The ringgit has been on a rise gradually since 2018 and that is of course, great news! Sure, there are occasional drops in between, but that is only normal as our ringgit continues to rise back up again right after.
For instance, as of 19th January, NST reported that the ringgit had strengthened against three strongest currencies, namely:
- US Dollar standing at 3.9410/9450
- Singapore Dollar at 2.9838/9875, and
- Euro at 4.8242/8303
Pretty impressive for a currency that’s just had a rough year previously.
In January itself, here’s how our currency looked like against the other three:
1. MYR v USD from 4.0614 to 3.9005
2. MYR v SGD from 3.0261 to 2.9494
3. MYR v EUR from 4.8693 to 4.8395
Now, with all of this sudden hike, you may be wondering, “How did this happen?” Well, it’s pretty straightforward TBH. While there are a lot of factors that come into play, it’s mainly thanks to these two industries:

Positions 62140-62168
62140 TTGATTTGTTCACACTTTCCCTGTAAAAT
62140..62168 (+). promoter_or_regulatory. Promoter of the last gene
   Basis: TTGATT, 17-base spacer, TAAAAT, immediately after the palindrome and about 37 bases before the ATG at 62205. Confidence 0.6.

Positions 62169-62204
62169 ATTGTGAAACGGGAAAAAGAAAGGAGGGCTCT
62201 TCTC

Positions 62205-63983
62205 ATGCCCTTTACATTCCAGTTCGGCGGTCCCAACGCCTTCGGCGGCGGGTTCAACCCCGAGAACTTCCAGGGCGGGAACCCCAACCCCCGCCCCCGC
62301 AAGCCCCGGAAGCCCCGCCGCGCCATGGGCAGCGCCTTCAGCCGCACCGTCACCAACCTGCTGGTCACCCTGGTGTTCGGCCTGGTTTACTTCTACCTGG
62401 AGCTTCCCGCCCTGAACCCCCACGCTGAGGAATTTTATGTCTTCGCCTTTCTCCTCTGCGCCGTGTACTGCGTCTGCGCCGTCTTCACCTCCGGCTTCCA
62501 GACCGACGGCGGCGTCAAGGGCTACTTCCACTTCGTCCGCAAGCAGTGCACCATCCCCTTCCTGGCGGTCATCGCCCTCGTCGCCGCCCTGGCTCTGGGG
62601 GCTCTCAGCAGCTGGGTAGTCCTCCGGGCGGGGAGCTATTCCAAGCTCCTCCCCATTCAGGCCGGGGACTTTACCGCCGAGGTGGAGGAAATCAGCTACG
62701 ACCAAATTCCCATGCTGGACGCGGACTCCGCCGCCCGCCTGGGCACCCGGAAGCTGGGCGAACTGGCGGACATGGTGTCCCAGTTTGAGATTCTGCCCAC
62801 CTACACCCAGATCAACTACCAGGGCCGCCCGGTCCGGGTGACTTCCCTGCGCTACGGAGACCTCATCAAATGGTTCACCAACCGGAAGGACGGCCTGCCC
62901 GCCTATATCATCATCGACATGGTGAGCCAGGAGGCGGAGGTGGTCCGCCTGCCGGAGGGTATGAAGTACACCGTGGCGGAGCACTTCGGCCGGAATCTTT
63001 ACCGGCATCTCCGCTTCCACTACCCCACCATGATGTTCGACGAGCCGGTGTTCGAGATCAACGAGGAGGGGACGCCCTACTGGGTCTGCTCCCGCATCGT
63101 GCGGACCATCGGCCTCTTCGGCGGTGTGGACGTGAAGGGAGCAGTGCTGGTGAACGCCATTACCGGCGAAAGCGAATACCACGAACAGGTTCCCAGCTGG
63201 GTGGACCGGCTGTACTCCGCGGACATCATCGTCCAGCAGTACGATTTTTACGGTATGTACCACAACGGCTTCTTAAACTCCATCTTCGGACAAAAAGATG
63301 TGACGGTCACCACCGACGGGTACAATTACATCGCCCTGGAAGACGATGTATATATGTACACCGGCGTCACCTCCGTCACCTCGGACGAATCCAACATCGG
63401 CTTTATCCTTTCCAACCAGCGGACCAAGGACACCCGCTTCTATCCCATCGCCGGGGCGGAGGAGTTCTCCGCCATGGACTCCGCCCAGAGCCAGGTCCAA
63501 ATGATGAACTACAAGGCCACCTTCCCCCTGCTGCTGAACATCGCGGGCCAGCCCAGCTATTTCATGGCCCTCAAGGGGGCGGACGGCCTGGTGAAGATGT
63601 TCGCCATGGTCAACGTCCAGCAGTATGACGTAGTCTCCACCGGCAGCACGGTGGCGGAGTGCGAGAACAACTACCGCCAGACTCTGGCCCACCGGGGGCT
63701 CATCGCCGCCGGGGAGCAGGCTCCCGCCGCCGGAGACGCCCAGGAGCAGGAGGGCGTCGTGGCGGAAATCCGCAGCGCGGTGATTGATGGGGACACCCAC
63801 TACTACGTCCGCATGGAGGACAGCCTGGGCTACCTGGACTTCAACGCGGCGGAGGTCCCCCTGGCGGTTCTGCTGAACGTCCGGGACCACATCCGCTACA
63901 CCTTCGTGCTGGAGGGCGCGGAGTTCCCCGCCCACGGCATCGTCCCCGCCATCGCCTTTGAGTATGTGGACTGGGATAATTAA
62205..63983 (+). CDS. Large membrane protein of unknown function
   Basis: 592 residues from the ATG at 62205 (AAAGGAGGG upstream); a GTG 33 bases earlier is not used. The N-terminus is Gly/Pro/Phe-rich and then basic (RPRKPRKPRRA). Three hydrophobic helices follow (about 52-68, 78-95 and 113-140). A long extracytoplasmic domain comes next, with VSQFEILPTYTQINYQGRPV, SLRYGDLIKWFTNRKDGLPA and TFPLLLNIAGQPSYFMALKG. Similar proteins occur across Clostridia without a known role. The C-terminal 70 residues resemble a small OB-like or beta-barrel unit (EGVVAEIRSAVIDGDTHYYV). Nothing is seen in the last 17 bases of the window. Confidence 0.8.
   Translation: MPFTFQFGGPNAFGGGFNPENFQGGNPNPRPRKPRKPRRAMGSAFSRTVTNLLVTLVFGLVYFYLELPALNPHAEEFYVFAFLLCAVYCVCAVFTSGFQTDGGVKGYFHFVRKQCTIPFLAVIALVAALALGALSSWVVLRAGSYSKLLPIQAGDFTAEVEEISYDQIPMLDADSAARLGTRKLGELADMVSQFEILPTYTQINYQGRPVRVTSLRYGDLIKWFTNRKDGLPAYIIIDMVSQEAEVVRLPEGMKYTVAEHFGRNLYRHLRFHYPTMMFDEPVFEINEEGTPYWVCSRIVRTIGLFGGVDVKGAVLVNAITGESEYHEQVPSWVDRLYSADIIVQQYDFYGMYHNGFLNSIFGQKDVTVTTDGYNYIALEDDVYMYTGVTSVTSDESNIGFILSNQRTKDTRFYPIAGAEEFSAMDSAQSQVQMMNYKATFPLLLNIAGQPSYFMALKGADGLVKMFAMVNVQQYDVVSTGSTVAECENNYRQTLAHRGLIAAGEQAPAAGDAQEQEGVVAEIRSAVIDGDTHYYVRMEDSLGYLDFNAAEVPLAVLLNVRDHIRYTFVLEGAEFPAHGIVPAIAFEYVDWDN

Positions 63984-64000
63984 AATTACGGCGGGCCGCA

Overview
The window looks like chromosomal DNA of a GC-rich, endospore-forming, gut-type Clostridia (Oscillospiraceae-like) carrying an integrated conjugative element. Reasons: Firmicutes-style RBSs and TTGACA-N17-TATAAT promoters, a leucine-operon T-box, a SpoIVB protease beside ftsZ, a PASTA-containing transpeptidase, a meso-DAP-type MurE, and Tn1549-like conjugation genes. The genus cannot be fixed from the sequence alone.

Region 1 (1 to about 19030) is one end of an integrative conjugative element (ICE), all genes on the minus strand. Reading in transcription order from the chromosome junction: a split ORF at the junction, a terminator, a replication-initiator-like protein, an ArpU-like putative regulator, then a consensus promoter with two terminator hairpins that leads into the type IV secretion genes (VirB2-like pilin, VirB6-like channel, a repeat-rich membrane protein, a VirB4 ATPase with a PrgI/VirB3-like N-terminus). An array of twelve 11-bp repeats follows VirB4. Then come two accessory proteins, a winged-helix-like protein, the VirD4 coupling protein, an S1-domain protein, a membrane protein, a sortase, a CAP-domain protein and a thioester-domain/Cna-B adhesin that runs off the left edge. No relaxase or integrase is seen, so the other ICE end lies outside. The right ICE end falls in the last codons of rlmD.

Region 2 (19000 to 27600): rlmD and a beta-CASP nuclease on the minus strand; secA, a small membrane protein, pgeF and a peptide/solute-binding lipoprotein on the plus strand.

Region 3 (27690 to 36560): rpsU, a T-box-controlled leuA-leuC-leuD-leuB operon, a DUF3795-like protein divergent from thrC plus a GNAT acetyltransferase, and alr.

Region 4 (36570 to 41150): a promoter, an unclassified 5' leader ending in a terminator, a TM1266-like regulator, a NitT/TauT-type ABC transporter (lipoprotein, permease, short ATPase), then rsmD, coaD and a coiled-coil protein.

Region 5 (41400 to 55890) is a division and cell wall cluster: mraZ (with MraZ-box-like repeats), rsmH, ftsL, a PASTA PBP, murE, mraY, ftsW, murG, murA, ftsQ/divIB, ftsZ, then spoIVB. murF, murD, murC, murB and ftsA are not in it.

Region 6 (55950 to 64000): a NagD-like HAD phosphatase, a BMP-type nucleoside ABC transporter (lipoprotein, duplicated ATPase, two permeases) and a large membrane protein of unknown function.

Well, it has been known that Malaysian currency is directly influenced by crude oil prices; so, rising oil prices will result in the increase of our country’s revenues.
Since Malaysia is one of the top oil exporters in South East Asia, stronger crude oil prices will allow us to export oil at higher prices which will cause a hike in revenue and reinvestment. This will eventually lead to a rise in our currency rate.
As for the trade, well, Malaysia has been bringing their A-game to the trade business in case you haven’t noticed. FYI, we trade manufactured goods (like wood and rubber), palm oil, and crude petroleum. In May last year, Malaysian exports had reportedly grown by 32.5 per cent to RM79.4 billion while trade had expanded by 31.5 per cent to RM153.3 billion. As a result, this significant growth helped boost our currency.
Well, when export rises, there will be more people demanding ringgit.
Summary: Export increases > Demands on MYR currency increases > Rise in currency rate
Again, sure there are other factors that affect currency rates (such as the increase in commodity prices affecting US currency and US banks moving towards policy normalisation), but that’s a general and simplified reason why Malaysia’s currency has had a significant growth last year as well as at the start of this year!
Now, if only it’ll continue increasing until the year end.